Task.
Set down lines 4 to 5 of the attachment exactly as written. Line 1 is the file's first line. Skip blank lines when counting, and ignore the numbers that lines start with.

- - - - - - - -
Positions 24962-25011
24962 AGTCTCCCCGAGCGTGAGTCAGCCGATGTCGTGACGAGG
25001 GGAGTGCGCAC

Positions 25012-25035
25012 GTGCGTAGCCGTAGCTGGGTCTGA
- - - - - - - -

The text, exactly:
Positions 25012-25035
25012 GTGCGTAGCCGTAGCTGGGTCTGA